By Brian O’Hare.
DARWIN golfer Tom Harold doesn’t have much to do with jumpers in his everyday life and had no reason to believe that happy situation would change when he set off for the 2017 Australian Veteran Golfers Union (AVGU) National Championship on the Gold Coast.
Unfortunately for the 61 year old, and for just shy of 500 other older golfers from around the country, he arrived the Sunday of the week-long celebration of competitive golf and socialising to find the Gold Coast had turned on some very wild, windy, wet and unusually cold conditions.
“I was terrified we would have to play wet weather golf because we don’t have to in Darwin, let alone cold, wet golf,” Harold recounted. “Usually in Darwin it rains really heavily, it pours down, you step aside because the course is flooded, but an hour or so later it’s all soaked in and away you go. But here it was driving, drizzling rain that kept coming through. It was cold the wind, because you’re already wet, and my hands were freezing, it was really difficult.”
And Harold had hardly arrived on the Gold Coast prepared for anything other than the usual sunny postcard conditions expected of one of Australia’s top tourist destinations.
“I kept telling myself don’t bring warm clothes, it’s going to be warm, it’s going to be hot, hot, hot; so I had no long pants, no wet weather gear except for one jacket. So when I saw the weather forecast I thought ‘holy shit’.”
It was Harold’s fourth entry into the AVGU National Championship, an annual event for golfers aged over 55 that rotates around the states and territories.
Traditionally the week has included a 54 hole strokeplay championship in three handicapped grades and this year the women also played three stroke rounds. Monday was a warm-up 4BBB team event and there were also a number of stableford and age division competitions included.
In his previous appearances Harold has always finished within the top two or three in the overall championship, including winning in 2015 when the event was held in his hometown Darwin. So he was under a bit of extra pressure to prove he could win away from home, especially against arch rival and three time champion John Ciezki, from Buninyong in rural Victoria.
Conditions for the Fourball conducted over a number of Gold Coast golf courses on the Monday were quite appalling, but Harold had maybe received a bit of backhanded help from the golfing gods going into the A Grade first round on Tuesday at the Greg Norman designed The Glades Golf Club.
“I hurt my neck on the flight down here and the Fourball on the Monday I was going to pull out,” Harold said. “I could hardly swing it at all, it was so painful, but I played with [painkillers] and all that.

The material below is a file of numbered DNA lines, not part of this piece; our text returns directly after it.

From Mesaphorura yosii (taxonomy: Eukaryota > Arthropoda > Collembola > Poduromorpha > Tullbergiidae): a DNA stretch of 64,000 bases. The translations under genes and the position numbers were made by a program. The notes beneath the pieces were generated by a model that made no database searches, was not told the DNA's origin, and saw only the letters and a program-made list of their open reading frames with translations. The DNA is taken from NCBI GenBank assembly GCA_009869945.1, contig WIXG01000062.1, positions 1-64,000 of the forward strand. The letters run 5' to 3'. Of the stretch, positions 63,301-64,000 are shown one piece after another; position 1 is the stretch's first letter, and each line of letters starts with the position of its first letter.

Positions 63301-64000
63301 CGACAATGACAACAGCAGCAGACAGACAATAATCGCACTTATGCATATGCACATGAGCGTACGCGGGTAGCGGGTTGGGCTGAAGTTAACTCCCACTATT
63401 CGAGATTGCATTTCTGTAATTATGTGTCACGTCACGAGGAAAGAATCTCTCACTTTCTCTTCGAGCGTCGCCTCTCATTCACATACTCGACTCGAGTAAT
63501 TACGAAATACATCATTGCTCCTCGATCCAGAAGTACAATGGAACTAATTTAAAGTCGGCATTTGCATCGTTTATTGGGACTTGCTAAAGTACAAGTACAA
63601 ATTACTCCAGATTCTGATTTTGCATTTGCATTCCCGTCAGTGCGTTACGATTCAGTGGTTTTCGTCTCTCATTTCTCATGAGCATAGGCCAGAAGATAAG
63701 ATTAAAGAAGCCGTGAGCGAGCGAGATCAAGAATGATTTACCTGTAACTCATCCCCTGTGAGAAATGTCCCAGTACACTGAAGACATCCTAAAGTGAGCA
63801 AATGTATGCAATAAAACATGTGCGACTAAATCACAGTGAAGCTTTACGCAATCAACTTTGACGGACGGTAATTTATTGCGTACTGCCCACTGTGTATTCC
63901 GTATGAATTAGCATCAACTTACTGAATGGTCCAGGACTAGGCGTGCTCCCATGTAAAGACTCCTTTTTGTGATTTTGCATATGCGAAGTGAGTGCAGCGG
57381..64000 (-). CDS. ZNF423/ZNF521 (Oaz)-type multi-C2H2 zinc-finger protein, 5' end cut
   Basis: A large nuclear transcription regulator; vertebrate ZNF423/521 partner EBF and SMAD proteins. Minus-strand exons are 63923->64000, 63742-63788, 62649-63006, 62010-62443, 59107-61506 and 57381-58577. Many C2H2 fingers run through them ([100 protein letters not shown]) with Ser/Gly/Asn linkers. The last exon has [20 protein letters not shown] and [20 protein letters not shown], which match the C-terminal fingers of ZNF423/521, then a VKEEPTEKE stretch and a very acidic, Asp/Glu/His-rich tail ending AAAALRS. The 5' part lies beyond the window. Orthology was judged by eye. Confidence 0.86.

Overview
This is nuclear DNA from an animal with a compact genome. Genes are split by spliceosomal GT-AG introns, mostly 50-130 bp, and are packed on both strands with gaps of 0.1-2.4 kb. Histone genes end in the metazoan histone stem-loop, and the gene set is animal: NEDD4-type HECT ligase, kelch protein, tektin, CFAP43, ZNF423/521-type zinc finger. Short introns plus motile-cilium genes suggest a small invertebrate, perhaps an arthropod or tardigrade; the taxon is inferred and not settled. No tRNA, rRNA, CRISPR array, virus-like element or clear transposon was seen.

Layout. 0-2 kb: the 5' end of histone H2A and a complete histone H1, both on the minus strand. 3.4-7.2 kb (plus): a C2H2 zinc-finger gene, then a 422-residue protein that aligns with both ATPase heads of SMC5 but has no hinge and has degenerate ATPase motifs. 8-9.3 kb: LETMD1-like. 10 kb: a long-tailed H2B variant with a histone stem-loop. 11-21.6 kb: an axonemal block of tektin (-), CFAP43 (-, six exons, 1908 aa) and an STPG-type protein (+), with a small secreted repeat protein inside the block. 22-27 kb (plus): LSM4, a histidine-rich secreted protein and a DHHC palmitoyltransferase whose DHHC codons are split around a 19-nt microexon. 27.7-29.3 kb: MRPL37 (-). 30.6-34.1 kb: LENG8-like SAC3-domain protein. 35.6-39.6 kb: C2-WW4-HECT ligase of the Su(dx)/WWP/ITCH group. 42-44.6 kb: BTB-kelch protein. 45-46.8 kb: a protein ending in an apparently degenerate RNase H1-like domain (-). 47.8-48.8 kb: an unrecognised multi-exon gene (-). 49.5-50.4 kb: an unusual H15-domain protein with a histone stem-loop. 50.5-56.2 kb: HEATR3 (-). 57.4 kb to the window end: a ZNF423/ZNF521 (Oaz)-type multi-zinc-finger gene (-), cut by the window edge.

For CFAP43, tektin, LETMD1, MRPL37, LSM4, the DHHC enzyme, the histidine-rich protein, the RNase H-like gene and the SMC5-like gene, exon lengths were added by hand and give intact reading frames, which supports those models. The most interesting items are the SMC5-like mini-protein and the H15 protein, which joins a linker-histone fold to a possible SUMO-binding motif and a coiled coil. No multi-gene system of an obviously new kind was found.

“And that helped loosen me up so on the Tuesday in the rain because my neck was sore I couldn’t hit it hard, so I just took extra clubs and swung nice and easy and hit it pretty good and had a good score.”
Harold’s opening 76 in very wet, windy and sloppy conditions saw him open a five shot lead over the field, with Ciezki sharing second spot with four other chasers.
Harold struggled a bit in the next two rounds, shooting 80 at Palm Meadows Golf Club on Thursday and the same score in the final round Friday at the RACV Royal Pines, when the sun finally deigned to shine on the tournament and on many grateful golfers.
Harold may have blown out a little but his comment below shows the type of grit you need to win a national championship – or two.
He eventually won his second title by two stokes from joint runners-up Ciezki and Peter O’Keefe from Iron Pot, Tasmania. Ken Robertson from Ipswich was fourth with another Queenslander in Robin Tonks from Cairns outright fifth.
“I played very ordinary [in the final round]. I hit the ball poorly but I fought really hard. I had to struggle, I could easily have had 84 or 85, but I hung in there and gritted my teeth when I needed to,” the winner said.
In the end, and despite the weather, it proved to be a hugely enjoyable and satisfying week for Harold, for the hundreds of older golfers beside him who persevered through the conditions, and for tournament director Ron Armstrong and his team, whose four years of work in organising every aspect of the tournament, shone through.
“It feels sensational, fantastic, I love it,” Harold said after lifting the championship trophy before some 600 guests at the Presentation Dinner at Royal Pines.
“The vets championships are fantastic, it’s a great scene. Everyone is really supportive, it’s friendly competition, you know there are four or five hundred golfers here, it’s a great atmosphere all around, very positive, friendly, everyone enjoys their golf everyone is competitive, and it is so well organised.”
Harold is certainly putting his name down to attend as defending champion at the 2018 edition of the event, to be based at Port Stephens on the NSW north coast with Dave Flatt as tournament director.
“Yes I’ll certainly be going to Port Stephens, it looks beautiful. These big vets tournaments are so we’ll organised, you know you’re going to enjoy it, you know everything’s going to be in tip top condition, it’s all laid out for you, it’s great,” he said.